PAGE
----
I’m in furious (yes, furious) writing mode these days, so I’m limiting my reading material to books I’ve already read — and stories/writing styles that can help me with what I’m working on. This week, that book is Harper Lee’s To Kill a Mockingbird. It’s so easy to see why this story is so captivating, no matter what age you might be when reading it. From the first page you are right there with Scout and Jem (and Dill) in Macomb. You ‘feel’ the town. And of course this is all in Harper Lee’s great writing style, which flows so so smoothly along the page.
And by the way, there’s a great Diane Rehm interview on NPR with Michele Norris and two others about reading (and re-reading) this great book. Take a listen if you have the chance. It’s a smart and entertaining conversation…
Yesterday I picked up Scout, Atticus and Boo, which contains a couple of dozen essays about what readers over the years have thought about To Kill a Mockingbird. I love these kinds of books. It’s like sitting around a giant table, listening to people discuss what moved them about a story, what it meant to them growing up, what it means to them now. This one contains the opinions of famous people (Oprah Winfrey), authors who’ve also written about the South (James McBride), and a number of people associated with the story in some way (like the girl who played ‘Scout’ in the movie version).
It’s heartwarming to read how passionate people — a variety of people — feel about a piece of literature, and how that passion can last for a lifetime. Some identify with Scout. As Oprah said, “I wanted to be Scout. I thought I was Scout!” Or how so many wanted a father like Atticus, or a caregiver like Calpurnia. How so many of us understand what it’s like to grow up in a small town and how Miss Nelle Harper Lee seemingly painted our towns for us in her book, as if all of our towns were, in fact, some version of Maycomb, with its class system, its busybodies, its prejudices and gossip.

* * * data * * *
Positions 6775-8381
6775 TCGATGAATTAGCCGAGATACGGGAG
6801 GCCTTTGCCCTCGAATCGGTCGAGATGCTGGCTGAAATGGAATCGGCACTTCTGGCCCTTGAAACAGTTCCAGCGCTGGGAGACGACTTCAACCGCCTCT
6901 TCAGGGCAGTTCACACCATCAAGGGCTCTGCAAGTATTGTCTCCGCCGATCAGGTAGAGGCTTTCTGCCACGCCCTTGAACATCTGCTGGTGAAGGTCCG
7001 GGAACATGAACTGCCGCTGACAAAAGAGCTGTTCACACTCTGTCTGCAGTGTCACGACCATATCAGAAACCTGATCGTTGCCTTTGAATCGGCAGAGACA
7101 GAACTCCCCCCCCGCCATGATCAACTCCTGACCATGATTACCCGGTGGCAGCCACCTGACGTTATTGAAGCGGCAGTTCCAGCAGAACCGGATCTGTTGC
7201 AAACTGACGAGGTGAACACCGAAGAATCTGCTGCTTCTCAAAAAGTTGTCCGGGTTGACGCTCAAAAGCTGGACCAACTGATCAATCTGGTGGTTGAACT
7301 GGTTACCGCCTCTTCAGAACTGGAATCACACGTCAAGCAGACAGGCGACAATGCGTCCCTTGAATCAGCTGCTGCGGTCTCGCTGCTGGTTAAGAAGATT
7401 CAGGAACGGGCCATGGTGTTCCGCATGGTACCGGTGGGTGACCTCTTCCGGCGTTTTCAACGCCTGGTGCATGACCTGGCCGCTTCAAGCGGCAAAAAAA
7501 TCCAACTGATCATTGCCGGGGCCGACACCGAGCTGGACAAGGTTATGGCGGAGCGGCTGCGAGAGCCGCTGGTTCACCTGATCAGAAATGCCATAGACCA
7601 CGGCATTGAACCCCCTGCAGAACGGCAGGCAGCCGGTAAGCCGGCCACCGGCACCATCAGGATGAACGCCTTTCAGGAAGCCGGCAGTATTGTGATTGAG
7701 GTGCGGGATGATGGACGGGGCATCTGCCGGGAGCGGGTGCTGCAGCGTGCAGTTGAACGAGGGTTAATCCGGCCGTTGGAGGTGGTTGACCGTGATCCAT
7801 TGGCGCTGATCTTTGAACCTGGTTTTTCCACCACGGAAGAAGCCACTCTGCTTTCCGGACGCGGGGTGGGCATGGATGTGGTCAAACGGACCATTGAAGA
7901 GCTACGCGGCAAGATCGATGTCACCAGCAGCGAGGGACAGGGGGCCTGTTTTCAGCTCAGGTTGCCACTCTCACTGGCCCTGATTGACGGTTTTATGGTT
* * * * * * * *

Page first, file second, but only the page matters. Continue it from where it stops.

It’s also interesting to read about classic books from the editing perspective. Did you know the original title was “Atticus”? Or that Ms. Lee and her editors spent 2 – 3 years editing the book, which is said to have been more a collection of short stories than a novel in its first draft?
One thing that’s sad, and I guess that not all that surprising, is what happened to the friendship between Nelle and Truman Capote after the success of To Kill a Mockingbird. There are a few accounts in this book that describe his jealousy and lack of support for his childhood friend. It’s said that he was incensed that her book won the Pulitzer, which he fully expected (and did not receive) for In Cold Blood, and that between this jealousy and his alcoholism, their friendship ceased to be.
Here are the paper friends that will be accompanying me to Spain:
My Cousin Rachel by Daphne du Maurier — passion, suspense, and fear. Yea!
I Know Why the Caged Bird Sings by Maya Angelou — for inspiration. Of course I’ve read it twice before, but I can’t wait to read it again.
To Kill a Mockingbird by Harper Lee — it’s the 50th anniversary. And can you really ever read this book too many times. I love the story. I love these characters. Nuff said.
The House at Riverton by Kate Morton — I know absolutely nothing about this book, but it looks to be about 500 pages of mystery-solving, all winding back to a society party in 1924. I can already feel the sea breeze blowing and the warm sand. A beach book for sure.